The mining bees in the Andrenidae family are incredibly gentle bees.
According to "Bees: An Identification and Native Plant Forage Guide" by Heather Holm, a park in Minneapolis is the home to thousands of Andrena nests each year, but most people have no idea that they are walking right over them. These bees are solitary and busy, so they "have neither time nor inclination to defend their nests."
Another related species, called Aster Andrena, uses sonication to access its nest. They buzz their way through the top layers of sand to find their nest burrow below. It's quite adorable actually.
We may have left the Andrenidae family for last in our native bees series, but that doesn't make these bees any less interesting or worthy.
Andrena are ground nesters, creating burrows in lawns, around house foundations, in fields, in gardens, under plant foliage, in woodland edges and on beaches or shorelines. They are wonderful pollinators, collecting pollen on the hairs of the hind femur and tibia. Most bees appear to gather pollen on their thighs, but these bees carry pollen higher, almost in their armpits.
Andrena range from 5 mm to 18 mm in size, and they are a populus genus. There are 1,541 species found in the world and 500 species in the United States and Canada.
Calliopsis is another species of mining bees in the Andrenidae family. There are fewer species in this genus than in Andrena, with only 86 species worldwide and 68 species in the U.S. and Canada.
Calliopsis are also ground nesters and wonderful pollen collectors. They are common on hoary and blue vervain, and some species specialize on vervain, meaning that they will only forage for pollen on vervain plants. Females rake pollen out of the flower with claws on their forelegs.
Some calliopsis species are also specialists on goldenrod and another on beggarticks.
From bees that plastic-wrap their brood cells to the true sweat bees, native bees are truly incredible and overlooked creatures. We're passionate about protecting them, as well as all of our pollinators.
Check out what we're doing for pollinators in our new Pollinator Paradise addition!
We’ve spent a lot of time talking about native bees, honeybees, butterflies and moths — but did you know that there are plenty of other types of pollinators out there? Hummingbirds Hummingbirds love flowers that are tubular, brightly colored, open during the day and have prolific nectar hidden deeply within. The ruby-throated hummingbird is the…Read More
Do you love blueberries? Then you should love the genus Colletes of native bees! These are one of several types of native bees that collect pollen from both highbush and lowbush blueberry flowers. Colletes validus has an elongated, narrow head that helps it fit into the tight flower opening where it eats nectar and collects pollen that will be transferred…Read More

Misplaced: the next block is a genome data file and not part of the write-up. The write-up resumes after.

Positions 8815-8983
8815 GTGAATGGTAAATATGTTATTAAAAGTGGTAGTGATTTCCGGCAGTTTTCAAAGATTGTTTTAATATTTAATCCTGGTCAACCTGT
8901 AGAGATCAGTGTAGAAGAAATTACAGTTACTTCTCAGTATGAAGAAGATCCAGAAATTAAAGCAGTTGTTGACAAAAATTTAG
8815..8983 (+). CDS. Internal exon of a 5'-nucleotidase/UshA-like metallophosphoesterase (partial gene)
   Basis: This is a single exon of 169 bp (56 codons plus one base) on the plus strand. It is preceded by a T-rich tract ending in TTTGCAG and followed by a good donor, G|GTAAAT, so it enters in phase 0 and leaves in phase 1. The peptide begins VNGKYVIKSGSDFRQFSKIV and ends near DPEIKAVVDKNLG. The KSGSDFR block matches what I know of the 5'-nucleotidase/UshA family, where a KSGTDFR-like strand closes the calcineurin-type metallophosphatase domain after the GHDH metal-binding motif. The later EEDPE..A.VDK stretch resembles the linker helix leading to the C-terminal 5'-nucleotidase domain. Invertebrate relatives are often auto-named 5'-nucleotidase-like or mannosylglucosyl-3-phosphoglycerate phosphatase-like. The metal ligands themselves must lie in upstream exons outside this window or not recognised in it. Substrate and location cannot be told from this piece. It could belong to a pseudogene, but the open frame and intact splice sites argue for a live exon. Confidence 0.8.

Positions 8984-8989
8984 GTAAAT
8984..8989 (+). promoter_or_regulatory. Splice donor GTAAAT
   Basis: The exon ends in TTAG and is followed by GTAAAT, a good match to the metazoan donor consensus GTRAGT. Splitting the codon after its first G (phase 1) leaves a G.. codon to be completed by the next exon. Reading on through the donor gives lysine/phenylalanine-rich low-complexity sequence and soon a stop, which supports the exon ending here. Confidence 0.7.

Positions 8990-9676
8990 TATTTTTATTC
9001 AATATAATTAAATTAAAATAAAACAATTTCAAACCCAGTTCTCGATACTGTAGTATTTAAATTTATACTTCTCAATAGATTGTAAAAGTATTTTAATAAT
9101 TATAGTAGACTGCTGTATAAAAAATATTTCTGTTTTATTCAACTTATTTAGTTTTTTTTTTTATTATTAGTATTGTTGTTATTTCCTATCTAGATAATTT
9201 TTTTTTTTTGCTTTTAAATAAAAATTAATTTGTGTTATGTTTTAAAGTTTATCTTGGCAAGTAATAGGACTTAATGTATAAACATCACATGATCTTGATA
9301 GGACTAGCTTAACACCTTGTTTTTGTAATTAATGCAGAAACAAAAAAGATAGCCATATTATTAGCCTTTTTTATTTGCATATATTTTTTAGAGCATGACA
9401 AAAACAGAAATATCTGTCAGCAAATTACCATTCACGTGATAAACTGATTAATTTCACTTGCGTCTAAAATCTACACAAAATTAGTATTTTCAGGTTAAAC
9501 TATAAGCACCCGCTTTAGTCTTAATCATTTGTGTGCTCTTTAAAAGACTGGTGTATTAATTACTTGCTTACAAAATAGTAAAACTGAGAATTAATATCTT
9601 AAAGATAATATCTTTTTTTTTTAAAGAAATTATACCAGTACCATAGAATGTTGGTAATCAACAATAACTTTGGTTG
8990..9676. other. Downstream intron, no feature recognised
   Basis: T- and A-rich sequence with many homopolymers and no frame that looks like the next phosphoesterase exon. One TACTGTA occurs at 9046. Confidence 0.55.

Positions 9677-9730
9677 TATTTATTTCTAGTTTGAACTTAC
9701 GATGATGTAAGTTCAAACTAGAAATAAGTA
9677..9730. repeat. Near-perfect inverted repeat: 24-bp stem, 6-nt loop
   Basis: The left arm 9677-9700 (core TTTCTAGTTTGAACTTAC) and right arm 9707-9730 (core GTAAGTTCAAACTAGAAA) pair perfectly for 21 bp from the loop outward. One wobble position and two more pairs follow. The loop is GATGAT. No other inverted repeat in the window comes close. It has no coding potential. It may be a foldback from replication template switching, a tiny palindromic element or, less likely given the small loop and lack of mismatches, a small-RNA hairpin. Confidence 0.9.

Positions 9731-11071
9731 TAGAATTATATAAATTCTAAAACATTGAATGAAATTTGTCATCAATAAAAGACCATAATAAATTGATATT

We’ve all been outside drinking a pop at a picnic, when these little black-and-yellow creatures start flitting around and trying to get into the drink. “Sweat bees,” someone will say, shaking his or her head. “They’re so annoying.” Learning about bees as we put together the bee identification spinner for the new Pollinator Paradise addition,…Read More
You have probably heard the long name neonicotinoids when the topic of struggling bee populations has come up. But what exactly are these chemicals, and what do they have to do with bees? This is a topic that is long, in-depth and still being studied, but we will do our best to break it down…Read More
The numbers of bees in the indoor beehive have gone down. But that’s pretty normal this time of year. It just means that our bees have entered winter mode and are getting ready to survive cold weather. Baby, it’s cold outside. As the weather cools down, a honeybee hive starts to change. One of the…Read More
If you didn’t have bad luck, you wouldn’t have any luck at all. Someone posted this about our osprey nest camera blowing down again this year. We feel kind of the same way. This poor camera has been blown down, hasn’t had enough sun, and when the camera did work last year the osprey chicks…Read More
Save the bees, save the world. That seems like quite a stretch, but really, bees do so much more than people think. As our bee populations slowly decrease thanks to disease, loss of habitat, pesticide use and more, the nation and the world are starting to see the ramifications of these little insects. In the…Read More